Figure 4. AUC plot of all models externally validated on the MOST data set. AUC: area under the receiver operating characteristic curve; GBM: gradient boosting machine; LASSO: least absolute shrinkage and selection operator; MOST: Multicenter Osteoarthritis Study; OAI: Osteoarthritis Initiative.
View this figure
Table 4. Accuracy, precision, recall, and F1 scores for the test set, ranked by the F1 score.
RankModelAccuracyPrecisionRecallF1
1LASSOa0.9020.4670.5150.490
2Random forest0.9230.6280.3970.486
3Logistic regression0.9060.4850.4850.485
4GBMb0.9010.4660.5000.482
5Decision tree0.8950.4290.4410.435
6Ridge0.9080.5000.4260.460

aLASSO: least absolute shrinkage and selection operator.

bGBM: gradient boosting machine.

Table 5. Accuracy, precision, recall, and F1 scores for the validation set, ranked by the F1 score.
RankModelAccuracyPrecisionRecallF1
1LASSOa0.8890.5280.6040.563
2Decision tree0.8900.5380.5360.537
3GBMb0.8650.4530.6570.536
4Random forest0.8940.5560.5060.530
5Logistic regression0.8860.3440.6980.461
6Ridge0.8950.5930.3700.456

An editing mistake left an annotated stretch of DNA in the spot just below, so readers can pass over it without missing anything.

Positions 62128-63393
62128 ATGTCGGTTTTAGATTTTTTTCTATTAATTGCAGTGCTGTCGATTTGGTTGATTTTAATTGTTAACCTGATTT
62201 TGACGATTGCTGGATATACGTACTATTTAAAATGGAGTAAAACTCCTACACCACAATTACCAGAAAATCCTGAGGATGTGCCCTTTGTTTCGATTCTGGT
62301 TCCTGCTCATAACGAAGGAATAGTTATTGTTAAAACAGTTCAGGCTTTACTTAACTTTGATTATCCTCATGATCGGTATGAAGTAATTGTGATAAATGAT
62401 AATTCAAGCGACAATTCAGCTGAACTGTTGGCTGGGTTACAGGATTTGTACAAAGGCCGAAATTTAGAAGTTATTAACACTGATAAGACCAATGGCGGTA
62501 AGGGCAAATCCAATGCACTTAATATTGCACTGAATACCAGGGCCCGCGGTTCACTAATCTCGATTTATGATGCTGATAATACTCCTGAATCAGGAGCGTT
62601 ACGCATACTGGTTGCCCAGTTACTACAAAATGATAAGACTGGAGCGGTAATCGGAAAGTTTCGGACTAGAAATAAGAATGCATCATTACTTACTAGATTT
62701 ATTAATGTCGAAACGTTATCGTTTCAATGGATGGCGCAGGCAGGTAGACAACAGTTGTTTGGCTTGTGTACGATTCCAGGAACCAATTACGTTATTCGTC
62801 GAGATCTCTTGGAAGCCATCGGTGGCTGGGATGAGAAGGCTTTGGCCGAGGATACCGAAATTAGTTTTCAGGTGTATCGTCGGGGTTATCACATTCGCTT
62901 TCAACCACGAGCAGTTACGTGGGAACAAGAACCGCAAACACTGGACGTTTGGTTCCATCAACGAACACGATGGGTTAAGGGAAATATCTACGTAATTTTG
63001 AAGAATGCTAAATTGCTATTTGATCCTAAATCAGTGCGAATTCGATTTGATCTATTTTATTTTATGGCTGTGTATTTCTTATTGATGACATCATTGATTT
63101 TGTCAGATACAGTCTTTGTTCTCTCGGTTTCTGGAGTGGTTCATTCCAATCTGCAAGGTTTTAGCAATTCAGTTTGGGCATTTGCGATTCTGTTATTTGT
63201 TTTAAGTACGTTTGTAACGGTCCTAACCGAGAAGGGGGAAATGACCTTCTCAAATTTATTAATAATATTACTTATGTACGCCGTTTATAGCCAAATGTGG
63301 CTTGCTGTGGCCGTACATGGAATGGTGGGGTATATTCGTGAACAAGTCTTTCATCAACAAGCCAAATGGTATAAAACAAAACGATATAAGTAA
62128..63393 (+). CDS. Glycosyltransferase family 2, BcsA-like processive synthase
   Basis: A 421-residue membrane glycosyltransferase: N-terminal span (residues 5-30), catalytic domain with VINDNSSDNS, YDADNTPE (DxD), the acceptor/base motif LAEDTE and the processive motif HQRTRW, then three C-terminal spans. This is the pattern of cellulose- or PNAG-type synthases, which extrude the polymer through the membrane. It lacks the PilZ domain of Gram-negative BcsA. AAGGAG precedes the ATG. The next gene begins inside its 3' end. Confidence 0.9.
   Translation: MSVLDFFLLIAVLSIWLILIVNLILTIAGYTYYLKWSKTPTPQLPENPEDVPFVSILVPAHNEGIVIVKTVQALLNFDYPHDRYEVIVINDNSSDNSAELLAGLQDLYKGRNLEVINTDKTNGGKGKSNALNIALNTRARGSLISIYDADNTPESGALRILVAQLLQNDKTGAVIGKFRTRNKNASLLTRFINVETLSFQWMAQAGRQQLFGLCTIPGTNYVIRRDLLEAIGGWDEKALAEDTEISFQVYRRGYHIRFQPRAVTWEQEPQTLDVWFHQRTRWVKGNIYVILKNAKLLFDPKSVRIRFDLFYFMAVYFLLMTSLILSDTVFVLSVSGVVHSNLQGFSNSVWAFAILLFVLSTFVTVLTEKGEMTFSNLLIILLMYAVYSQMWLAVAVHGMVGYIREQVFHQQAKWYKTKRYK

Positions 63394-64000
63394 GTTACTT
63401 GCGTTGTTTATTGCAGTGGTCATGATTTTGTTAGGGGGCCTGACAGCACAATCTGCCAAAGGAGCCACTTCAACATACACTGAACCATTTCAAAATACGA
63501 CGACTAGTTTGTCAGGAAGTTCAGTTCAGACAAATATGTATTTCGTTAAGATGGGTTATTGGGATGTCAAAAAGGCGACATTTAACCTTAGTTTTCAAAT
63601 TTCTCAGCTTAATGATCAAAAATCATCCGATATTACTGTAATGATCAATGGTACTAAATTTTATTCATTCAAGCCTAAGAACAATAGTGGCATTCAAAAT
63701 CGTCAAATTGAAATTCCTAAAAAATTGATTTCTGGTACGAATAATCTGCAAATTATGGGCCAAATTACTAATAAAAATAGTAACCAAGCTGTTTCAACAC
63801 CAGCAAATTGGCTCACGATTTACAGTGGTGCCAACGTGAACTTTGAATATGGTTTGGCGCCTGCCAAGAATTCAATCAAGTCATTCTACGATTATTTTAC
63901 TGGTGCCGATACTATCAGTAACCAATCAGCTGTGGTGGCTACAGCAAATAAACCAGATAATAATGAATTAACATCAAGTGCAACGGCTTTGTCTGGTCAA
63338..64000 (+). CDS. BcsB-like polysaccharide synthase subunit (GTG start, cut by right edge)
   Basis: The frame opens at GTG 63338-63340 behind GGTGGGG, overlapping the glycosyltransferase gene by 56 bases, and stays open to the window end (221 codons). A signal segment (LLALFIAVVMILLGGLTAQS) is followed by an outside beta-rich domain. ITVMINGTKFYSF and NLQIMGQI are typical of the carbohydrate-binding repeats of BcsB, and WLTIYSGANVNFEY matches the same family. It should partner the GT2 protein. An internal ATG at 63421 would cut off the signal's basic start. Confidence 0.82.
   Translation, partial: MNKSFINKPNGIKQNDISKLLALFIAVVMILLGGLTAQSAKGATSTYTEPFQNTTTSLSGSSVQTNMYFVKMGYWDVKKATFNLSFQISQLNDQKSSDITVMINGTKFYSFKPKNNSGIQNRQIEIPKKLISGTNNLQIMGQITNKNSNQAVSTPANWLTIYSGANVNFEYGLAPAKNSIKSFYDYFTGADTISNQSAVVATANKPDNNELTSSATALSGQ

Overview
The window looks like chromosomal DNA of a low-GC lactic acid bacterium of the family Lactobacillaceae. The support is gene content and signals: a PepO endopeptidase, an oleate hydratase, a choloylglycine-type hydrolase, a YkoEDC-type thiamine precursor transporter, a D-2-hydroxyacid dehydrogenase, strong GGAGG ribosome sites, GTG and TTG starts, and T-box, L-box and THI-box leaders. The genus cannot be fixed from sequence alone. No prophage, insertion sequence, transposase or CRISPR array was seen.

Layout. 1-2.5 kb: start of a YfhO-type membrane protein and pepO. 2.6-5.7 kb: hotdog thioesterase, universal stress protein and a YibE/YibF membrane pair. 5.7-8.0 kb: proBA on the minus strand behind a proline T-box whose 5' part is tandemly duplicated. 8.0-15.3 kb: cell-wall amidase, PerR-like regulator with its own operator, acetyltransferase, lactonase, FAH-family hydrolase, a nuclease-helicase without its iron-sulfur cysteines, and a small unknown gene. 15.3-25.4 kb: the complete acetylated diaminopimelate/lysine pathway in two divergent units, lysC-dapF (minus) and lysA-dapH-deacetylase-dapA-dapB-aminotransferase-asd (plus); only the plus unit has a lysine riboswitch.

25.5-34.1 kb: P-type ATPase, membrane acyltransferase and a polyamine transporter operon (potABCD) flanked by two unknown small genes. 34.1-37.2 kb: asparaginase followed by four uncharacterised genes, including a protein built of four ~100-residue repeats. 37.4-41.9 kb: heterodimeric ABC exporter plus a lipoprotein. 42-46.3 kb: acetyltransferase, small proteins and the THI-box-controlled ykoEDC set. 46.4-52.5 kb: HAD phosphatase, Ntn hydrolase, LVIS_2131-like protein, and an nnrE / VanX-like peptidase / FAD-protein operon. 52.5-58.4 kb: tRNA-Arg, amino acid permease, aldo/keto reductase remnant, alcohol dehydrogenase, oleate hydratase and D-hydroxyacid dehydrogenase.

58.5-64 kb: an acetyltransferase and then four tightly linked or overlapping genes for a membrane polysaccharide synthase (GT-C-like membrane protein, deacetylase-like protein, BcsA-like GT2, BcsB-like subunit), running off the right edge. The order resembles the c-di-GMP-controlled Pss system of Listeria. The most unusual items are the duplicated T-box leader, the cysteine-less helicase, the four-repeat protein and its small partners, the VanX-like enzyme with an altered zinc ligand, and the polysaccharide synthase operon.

aLASSO: least absolute shrinkage and selection operator.

bGBM: gradient boosting machine.

Most Important Predictive Features

The most important predictive features identified by LASSO were blood pressure, CES-D score at baseline, total WOMAC score for both knees, and mental and physical components of the SF-12 survey. Blood pressure had the highest coefficient (0.173), followed by the baseline CES-D score (0.126), WOMAC total for the right knee (0.004), and WOMAC total for the left knee (0.003). The mental and physical components of SF-12 had negative coefficients (–0.032 and –0.009, respectively).


Principal Findings

The results of this study demonstrate that it is possible, with high accuracy, to predict depression in patients with knee OA using a variety of routinely collected data such as patient demographics, medical history, examination findings, and patient-reported outcome measures. The developed ML models achieved clinically relevant discrimination between depressed and nondepressed patients, with LASSO identified as the best-performing model, yielding an AUC of 0.876 (95% CI 0.853-0.899) on external validation. The accuracies for external validation were high, ranging from 0.865 (GBM) to 0.895 (ridge), meaning that between 86.5% and 89.5% of all patients were correctly classified. However, the F1 scores ranged from 0.456 (ridge) to 0.563 (LASSO). Low F1 scores despite high accuracy implies that the models can identify patients without depression more accurately than those with depression. This is likely due to class imbalance in the data set, which is a common problem in medical research that results in predictive modeling bias toward the majority [47].